Tourists are drawn to Ho Chi Minh City because of its history and culture, but sometimes the city’s hustle and bustle can be overwhelming.
I can clearly see Ben Thanh Market’s belfry and clock. It’s across the road, only two lanes of traffic wide. A distance of fewer than 20 meters separates me and the market’s entrance. But it may as well be the Amazon River I’m considering crossing. Scooters, motorbikes, trucks, cars, and cyclos whiz past me in a never-ending procession, I’m concerned about stepping into the traffic chaos. There are no pedestrian crossings. But even if there were, I know Vietnamese people don’t stop for pedestrians. Before arriving in Vietnam, I’d received instructions on how to cross busy Vietnamese roads. Step into the traffic without hesitation and the traffic “magically” weaves around you, if you stop that’s when you’ll strike trouble (I was told.) I’d arrived in Hanoi 10 days earlier and remember my heart palpitations when crossing my first Vietnamese road. The nerves, while not as bad, were still present in Ho Chi Minh City, at the end of my Vietnamese holiday.
The capital of the country and the main commercial and economic hub for Vietnam, Ho Chi Minh city is busy and fast-paced. Over the last decade, overseas investors have injected vast sums of capital into the city, transforming the once low rise cityscape, to one with architecturally imposing high rise buildings, international five-star hotels, and apartments.
With nine million people and over six million motorbikes bursting onto the city streets at all hours of the day and night, it appears constantly chaotic. At the tail end of my two-week Vietnamese holiday, after a couple of nights in Ho Chi Minh City (or Saigon the locals’ reference), it was time for me to escape this historically fascinating but chaotically crazy place. Being a Brisbane lass, not fond of large cities, I wanted to swap the chaos for a unique Vietnamese experience.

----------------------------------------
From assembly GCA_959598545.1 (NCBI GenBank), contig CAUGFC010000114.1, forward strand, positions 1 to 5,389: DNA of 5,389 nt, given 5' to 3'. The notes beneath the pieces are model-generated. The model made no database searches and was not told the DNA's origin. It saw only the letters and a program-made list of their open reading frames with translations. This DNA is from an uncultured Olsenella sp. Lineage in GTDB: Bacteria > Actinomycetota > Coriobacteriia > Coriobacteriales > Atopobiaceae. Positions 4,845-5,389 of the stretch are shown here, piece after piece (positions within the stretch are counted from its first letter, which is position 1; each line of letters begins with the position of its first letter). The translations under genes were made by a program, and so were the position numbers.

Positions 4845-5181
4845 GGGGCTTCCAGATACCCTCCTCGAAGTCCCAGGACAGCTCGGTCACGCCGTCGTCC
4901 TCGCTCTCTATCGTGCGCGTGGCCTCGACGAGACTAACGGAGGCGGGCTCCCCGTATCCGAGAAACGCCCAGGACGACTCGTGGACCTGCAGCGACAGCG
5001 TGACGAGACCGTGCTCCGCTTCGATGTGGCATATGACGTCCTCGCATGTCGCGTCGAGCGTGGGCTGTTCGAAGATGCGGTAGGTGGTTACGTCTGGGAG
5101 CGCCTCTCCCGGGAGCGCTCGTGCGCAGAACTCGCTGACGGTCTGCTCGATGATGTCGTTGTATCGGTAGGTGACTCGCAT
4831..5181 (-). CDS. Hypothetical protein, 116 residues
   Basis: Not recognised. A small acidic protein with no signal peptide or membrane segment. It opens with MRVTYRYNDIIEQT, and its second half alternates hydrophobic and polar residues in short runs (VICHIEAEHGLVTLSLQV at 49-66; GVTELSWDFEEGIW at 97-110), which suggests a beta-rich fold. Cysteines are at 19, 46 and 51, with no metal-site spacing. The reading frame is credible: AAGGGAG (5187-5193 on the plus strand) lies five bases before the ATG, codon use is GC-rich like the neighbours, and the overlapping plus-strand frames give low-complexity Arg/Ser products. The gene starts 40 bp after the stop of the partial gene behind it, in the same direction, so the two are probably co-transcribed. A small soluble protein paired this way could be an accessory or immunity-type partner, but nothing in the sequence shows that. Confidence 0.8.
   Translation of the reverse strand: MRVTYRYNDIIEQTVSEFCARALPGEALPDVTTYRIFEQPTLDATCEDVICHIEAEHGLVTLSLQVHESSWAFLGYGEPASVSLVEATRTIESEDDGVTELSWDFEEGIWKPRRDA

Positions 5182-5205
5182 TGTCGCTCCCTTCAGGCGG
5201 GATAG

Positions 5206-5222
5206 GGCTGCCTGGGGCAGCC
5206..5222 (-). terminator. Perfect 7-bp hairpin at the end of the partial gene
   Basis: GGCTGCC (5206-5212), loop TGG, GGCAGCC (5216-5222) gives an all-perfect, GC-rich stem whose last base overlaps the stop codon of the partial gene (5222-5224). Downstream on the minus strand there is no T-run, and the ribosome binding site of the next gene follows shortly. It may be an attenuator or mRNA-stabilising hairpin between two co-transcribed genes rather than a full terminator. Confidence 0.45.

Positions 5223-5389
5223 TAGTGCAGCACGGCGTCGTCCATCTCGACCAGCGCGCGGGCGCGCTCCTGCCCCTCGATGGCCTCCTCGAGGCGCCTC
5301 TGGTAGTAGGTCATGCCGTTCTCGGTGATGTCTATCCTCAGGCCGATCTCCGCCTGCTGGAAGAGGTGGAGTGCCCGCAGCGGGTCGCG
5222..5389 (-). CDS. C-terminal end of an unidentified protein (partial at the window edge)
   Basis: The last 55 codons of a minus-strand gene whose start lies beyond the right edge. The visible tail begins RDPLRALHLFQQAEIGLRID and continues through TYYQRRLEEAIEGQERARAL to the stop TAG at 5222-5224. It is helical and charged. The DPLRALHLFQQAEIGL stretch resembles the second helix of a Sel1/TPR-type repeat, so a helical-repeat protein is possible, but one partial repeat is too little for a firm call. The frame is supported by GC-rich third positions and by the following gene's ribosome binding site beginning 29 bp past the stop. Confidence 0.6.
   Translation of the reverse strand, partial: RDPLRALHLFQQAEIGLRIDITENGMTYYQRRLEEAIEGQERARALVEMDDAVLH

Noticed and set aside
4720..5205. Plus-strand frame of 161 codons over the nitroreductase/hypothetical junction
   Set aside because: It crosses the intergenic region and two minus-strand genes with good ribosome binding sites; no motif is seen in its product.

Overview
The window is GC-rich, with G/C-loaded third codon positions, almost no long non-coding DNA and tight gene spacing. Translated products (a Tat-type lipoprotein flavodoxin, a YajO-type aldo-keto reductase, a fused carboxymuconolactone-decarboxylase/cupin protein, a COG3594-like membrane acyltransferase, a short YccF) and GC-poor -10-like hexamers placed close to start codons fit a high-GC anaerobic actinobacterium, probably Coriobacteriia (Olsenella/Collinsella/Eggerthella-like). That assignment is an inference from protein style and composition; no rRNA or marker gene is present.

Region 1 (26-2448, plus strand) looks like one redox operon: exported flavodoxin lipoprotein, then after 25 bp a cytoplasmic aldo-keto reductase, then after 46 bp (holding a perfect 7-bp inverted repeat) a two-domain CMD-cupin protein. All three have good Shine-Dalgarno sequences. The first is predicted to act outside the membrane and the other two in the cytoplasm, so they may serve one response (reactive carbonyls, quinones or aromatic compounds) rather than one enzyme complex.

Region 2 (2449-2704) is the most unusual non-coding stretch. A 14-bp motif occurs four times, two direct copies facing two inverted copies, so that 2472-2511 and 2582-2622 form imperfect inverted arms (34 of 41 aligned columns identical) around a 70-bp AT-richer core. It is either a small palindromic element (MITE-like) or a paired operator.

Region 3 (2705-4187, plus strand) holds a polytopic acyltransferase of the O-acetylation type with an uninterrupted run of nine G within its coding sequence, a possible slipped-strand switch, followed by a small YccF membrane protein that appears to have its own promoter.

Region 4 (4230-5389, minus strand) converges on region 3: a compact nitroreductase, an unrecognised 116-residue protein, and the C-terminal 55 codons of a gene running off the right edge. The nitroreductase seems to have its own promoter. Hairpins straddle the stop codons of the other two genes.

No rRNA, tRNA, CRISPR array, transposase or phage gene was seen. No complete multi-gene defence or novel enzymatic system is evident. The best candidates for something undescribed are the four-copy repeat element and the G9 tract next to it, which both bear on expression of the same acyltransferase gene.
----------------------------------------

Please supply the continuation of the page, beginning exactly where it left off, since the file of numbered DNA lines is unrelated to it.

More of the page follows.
My destination: the Nguyen Shack in the Mekong Delta region.
The point of difference
The Nguyen Shack offers a compromise between a hotel and a homestay. The owners, husband Maxime (French Canadian) and wife Theu (Vietnamese local) wanted to create a place where you avoid feeling that disconnect from the country and the environment, as you often do in Hotels and resorts. The Nguyen Shack was built from locally sourced materials using only eco-friendly sustainable products. Ex- Londoner Alexia Hollinshead 33yo, the manager during my stay indicated the owners hoped guests would feel like they’re staying in a home away from home.